He is the best on the perimeter. Smart is an absolute bulldog that terrorizes ball handlers and forces them in to help. He takes away a lot of threes. What's amazing is he plays physical defense without fouling much. Smart only fouled on 3.4 percent of plays and that is with having above average block and steal rates.

On the perimeter Smart is tenacious. Opponents just 35 percent on him in between 15 and 19 feet, 38 percent between 20 and 24 feet and 28 percent from anything deeper. A lot of this is due to his ability to switch across all five positions. Watch this play defending the king!

LeBron James brings it up the court and Smart strips him, but LeBron gets the ball back. Smart recovers and LeBron drives again, Smart strips him again and forces the ball off James and out of bounds. One of the best individual defensive plays you will see all season. Only a handful of players in the league can make this play on Lebron.

Individually Smart ranks in the 76th percentile defensively. Unlike offense, he is above average in every category. Defending the pick and roll, he only allows a 37 percent score frequency, off screens only 33 percent. Smart is so strong he is almost impossible to screen. He really has no considerable weakness on defense.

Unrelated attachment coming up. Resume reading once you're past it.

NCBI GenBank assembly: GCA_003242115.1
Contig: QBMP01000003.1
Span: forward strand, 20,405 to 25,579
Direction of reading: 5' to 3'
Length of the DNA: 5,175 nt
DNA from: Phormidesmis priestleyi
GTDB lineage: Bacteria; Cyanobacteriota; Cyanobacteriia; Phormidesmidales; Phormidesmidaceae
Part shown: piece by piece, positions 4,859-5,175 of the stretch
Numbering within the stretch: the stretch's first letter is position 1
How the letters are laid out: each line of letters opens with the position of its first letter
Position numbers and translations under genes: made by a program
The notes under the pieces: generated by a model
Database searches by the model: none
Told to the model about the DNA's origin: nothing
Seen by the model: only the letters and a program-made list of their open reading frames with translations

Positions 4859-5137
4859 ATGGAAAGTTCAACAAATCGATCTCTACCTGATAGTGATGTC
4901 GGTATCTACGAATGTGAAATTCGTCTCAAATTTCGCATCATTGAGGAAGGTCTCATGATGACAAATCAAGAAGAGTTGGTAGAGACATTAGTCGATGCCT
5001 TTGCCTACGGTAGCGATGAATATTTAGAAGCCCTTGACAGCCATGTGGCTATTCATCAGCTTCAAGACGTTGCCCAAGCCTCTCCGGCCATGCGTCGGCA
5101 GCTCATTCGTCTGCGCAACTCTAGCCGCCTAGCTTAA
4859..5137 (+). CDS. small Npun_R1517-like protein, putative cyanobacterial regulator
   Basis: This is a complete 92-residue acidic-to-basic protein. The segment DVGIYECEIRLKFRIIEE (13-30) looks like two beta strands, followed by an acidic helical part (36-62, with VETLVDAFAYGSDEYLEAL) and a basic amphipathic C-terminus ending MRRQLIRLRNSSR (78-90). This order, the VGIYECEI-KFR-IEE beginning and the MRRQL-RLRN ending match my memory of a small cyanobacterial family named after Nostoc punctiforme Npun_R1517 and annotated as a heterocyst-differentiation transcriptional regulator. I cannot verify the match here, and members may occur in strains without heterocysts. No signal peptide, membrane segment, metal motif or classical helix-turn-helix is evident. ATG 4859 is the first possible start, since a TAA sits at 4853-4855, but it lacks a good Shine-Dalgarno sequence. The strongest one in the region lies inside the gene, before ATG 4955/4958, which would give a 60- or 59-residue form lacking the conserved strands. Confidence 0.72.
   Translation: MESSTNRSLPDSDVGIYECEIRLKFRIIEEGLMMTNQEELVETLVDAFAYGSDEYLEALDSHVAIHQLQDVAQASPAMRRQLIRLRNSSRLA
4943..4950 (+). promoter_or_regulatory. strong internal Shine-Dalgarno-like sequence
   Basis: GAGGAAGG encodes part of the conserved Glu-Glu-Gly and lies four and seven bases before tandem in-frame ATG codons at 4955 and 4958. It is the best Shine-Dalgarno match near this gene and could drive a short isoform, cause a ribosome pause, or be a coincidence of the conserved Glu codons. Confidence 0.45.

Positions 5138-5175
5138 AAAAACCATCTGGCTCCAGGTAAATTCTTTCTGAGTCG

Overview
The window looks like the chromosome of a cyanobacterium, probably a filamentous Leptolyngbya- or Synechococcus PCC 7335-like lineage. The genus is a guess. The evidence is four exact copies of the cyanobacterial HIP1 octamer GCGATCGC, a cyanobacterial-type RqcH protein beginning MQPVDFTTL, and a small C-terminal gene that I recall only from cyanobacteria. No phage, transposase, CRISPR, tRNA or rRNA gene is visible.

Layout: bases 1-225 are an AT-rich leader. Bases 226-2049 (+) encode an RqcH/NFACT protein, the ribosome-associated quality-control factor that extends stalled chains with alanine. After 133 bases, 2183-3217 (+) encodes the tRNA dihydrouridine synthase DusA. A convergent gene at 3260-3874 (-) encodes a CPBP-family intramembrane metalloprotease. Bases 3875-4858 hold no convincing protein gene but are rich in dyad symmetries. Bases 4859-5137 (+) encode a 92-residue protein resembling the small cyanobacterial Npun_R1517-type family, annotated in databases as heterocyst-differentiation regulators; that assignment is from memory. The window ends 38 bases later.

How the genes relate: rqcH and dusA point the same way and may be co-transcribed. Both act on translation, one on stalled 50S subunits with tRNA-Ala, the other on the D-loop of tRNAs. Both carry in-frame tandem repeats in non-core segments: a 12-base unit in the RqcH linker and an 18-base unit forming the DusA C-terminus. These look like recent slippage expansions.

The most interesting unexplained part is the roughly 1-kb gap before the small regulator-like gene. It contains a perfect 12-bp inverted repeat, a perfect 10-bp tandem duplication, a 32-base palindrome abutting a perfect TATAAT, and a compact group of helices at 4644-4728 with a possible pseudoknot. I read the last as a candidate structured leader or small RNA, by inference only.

That is why four of the top five Boston defensive lineups that have played at least 15 minutes have included Smart. The best lineup is Smart, Marcus Morris, Terry Rozier, Semi Ojeleye and Daniel Theis. A massive switch everything lineup. It's clear Smart helps his team on defense and the pros outweigh the cons on the other end.

He is in all of their top five offensive lineups. The question is will that hold up in the playoffs, or will Smart's weaknesses be exposed? In the playoffs, every weakness is magnified. Inability to shoot can especially be exposed in the playoffs.

Looking back to last year’s playoffs Smart was in three of the top five offensive lineups. In best lineups overall he was in four out of five. In some matchups yes it may be a problem at times. However, Boston has enough shooting to mitigate the problem.

If they surround Smart with Horford, Irving, Brown, and Tatum that's four other at least average shooters. Rozier and Morris can also shoot at an average level from deep. Not lethal shooters but good. That is why Boston is eight in three-point makes, despite 17th in percentage. Don't be surprised if Boston tried to add one more shooter at the deadline.

Marcus Smart is not good at scoring or shooting that is a fact. I'm sure his percentages will go up slightly because he can't be worse, but he will likely always be below average in that department. That has not shaken his confidence. He is unselfish and does whatever it takes to win. Defensively he is special; offensively he has found a way to be useful despite limitations. In the playoffs, there may be some issues, but I wouldn't bet against him. Enjoy the Marcus Smart experience everyone, it's one of a kind!